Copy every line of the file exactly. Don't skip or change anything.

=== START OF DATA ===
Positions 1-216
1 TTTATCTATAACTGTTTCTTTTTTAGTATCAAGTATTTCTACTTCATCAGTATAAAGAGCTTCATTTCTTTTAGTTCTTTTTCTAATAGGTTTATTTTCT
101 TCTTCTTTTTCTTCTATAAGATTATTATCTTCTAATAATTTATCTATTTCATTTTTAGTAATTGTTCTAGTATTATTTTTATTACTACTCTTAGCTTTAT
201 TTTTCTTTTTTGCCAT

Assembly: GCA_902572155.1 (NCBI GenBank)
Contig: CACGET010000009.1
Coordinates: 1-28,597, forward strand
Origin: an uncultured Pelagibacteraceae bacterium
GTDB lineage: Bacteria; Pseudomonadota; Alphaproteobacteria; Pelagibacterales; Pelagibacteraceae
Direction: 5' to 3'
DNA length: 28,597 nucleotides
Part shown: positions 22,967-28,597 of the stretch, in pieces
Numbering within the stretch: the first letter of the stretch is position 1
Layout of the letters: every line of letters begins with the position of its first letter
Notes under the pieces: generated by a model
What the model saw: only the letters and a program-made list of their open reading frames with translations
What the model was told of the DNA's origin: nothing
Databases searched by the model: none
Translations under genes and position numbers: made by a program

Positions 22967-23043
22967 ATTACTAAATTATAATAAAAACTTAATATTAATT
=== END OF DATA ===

Positions 1-216
1 TTTATCTATAACTGTTTCTTTTTTAGTATCAAGTATTTCTACTTCATCAGTATAAAGAGCTTCATTTCTTTTAGTTCTTTTTCTAATAGGTTTATTTTCT
101 TCTTCTTTTTCTTCTATAAGATTATTATCTTCTAATAATTTATCTATTTCATTTTTAGTAATTGTTCTAGTATTATTTTTATTACTACTCTTAGCTTTAT
201 TTTTCTTTTTTGCCAT

Assembly: GCA_902572155.1 (NCBI GenBank)
Contig: CACGET010000009.1
Coordinates: 1-28,597, forward strand
Origin: an uncultured Pelagibacteraceae bacterium
GTDB lineage: Bacteria; Pseudomonadota; Alphaproteobacteria; Pelagibacterales; Pelagibacteraceae
Direction: 5' to 3'
DNA length: 28,597 nucleotides
Part shown: positions 22,967-28,597 of the stretch, in pieces
Numbering within the stretch: the first letter of the stretch is position 1
Layout of the letters: every line of letters begins with the position of its first letter
Notes under the pieces: generated by a model
What the model saw: only the letters and a program-made list of their open reading frames with translations
What the model was told of the DNA's origin: nothing
Databases searched by the model: none
Translations under genes and position numbers: made by a program

Positions 22967-23043
22967 ATTACTAAATTATAATAAAAACTTAATATTAATT